UNLOCKING POTENTIAL: Adapting Prison Pedagogies for University Classes

deadline for submissions: 
September 30, 2020
full name / name of organization: 
Audrey Gradzewicz/NEMLA
contact email: 

Because in the United States access to a quality education
is raced and classed, educational opportunities--or rather,
the dearth of them--are linked to imprisonment. Kathryn
Hanson and Deborah Stipek write, “Dropouts are 3.5
times more likely to be arrested than high school
graduates. Nationally, 68 percent of all males in prison do
not have a high school diploma.” Even more strikingly,
Begin to Read reports that 85% of juveniles tried in
juvenile court and over 60% of incarcerated adults are
functionally illiterate.

While providing education to people experiencing incarceration is hardly a panacea
for the vast failures of the U.S. education and justice systems, it can still do immense good.
The recidivism rate of incarcerated individuals in the United States at large is a shocking
67.5%, but the Prison Studies Project finds that individuals who receive educational
opportunities while incarcerated have a recidivism rate that is up to 46% less than
incarcerated individuals who receive no such opportunities. Fortunately, there are dozens
of programs nationwide--such as the Center for Prison Education, the Alabama Prison Arts
+ Education Project, the Bard College Prison Initiative, and the Cornell Prison Education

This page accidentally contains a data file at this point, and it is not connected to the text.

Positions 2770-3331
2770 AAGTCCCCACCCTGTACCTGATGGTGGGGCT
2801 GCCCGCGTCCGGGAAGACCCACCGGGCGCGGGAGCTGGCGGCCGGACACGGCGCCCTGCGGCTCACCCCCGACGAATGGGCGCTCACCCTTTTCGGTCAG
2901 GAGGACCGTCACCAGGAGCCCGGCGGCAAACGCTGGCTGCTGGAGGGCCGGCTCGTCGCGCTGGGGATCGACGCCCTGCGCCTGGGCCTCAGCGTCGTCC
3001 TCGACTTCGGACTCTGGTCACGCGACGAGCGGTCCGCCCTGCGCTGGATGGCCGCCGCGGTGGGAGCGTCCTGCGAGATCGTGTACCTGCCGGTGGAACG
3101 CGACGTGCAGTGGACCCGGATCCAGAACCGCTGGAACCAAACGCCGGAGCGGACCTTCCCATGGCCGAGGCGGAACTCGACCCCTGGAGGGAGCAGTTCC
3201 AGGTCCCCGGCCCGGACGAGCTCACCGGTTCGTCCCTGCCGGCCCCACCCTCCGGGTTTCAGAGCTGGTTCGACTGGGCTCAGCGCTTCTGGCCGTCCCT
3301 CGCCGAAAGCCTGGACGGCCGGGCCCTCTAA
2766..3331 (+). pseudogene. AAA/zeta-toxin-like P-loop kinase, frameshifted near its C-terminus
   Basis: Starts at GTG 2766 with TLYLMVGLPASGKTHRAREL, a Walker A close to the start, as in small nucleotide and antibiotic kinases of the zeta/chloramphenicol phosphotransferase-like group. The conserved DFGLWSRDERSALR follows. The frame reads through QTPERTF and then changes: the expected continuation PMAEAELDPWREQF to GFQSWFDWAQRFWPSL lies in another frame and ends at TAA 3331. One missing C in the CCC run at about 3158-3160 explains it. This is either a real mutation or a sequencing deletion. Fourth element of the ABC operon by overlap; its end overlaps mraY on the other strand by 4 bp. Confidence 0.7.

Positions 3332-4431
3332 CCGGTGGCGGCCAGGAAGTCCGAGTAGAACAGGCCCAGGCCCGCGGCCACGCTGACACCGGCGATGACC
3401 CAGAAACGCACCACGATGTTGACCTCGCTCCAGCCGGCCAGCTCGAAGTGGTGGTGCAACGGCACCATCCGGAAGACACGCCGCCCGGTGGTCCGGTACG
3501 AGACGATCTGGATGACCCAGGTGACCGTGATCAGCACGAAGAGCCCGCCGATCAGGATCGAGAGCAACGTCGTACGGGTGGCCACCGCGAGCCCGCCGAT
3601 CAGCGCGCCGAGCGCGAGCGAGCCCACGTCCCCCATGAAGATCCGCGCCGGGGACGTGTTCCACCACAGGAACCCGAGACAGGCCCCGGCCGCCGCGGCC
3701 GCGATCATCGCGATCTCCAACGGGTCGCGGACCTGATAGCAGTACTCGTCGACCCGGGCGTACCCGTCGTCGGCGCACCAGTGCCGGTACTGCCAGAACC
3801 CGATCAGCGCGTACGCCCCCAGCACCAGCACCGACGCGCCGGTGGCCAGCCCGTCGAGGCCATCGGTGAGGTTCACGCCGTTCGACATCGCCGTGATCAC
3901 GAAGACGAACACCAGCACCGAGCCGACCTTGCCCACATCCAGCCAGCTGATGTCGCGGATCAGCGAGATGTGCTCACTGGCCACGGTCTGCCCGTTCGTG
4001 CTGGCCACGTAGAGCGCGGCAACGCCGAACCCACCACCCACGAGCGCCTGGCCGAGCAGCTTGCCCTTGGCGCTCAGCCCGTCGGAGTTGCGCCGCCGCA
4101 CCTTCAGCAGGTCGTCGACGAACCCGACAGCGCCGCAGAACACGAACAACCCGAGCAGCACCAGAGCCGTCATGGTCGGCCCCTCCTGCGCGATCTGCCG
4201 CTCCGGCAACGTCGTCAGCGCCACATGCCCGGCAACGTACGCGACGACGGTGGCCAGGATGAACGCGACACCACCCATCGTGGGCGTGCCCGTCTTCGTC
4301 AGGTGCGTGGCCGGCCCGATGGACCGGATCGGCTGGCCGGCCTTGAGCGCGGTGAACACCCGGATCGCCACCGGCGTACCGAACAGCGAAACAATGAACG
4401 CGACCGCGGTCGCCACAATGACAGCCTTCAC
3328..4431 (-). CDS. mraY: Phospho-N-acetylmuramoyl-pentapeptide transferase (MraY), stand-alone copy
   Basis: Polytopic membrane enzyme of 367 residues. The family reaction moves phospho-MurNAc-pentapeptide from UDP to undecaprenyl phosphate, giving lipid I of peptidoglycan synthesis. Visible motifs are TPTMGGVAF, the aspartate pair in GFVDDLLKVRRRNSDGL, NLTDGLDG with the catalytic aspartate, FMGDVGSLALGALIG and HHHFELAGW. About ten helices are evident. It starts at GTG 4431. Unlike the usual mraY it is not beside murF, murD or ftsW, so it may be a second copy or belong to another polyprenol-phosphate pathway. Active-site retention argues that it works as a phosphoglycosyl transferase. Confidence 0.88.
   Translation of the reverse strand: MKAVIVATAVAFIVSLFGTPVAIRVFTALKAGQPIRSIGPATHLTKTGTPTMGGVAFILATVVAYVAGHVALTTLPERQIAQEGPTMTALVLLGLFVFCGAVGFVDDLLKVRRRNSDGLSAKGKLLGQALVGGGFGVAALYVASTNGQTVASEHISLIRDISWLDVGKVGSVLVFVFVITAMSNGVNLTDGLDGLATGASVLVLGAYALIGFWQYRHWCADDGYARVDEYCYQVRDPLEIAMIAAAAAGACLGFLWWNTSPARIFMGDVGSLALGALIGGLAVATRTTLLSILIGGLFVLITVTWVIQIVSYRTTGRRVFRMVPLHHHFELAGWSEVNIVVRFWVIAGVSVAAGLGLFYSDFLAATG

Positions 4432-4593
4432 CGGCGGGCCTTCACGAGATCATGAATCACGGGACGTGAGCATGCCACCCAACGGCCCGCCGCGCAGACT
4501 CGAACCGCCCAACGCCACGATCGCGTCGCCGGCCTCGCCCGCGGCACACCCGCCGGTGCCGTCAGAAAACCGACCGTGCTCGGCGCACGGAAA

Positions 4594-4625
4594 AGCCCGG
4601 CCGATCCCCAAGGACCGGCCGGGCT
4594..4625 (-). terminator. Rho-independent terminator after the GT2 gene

Program--that provide quality college classes to individuals experiencing incarceration.
These programs adapt and impose the structures of the university onto the space of a
prison, often reimagining and reinventing best practices and pedagogies.
However, too little attention has been paid to the ways in which methods and
pedagogies developed for a prison classroom may in turn be beneficial for traditional
college classrooms. In particular, this panel will consider how pedagogical practices
developed with the literacy issues, trauma, and lack of material resources of prison spaces
in mind can be adapted for the university writing classroom. In particular, this panel will
examine how lessons learned when teaching in prisons can help create more creative, more
empathetic, more accessible, and more relevant college writing classes.

This roundtable seeks 5-10 minute presentations from individuals who have taught
both in prisons and in traditional university classrooms. This roundtable will consider how
pedagogical practices developed with the literacy issues, trauma, and lack of material
resources of prison spaces in mind can be adapted for the university writing classroom.

 

Please submit through our NEMLA PORTAL https://www.cfplist.com/nemla/Home/S/18780

 

This is a hybrid event; participants can give virtual presentations should they wish.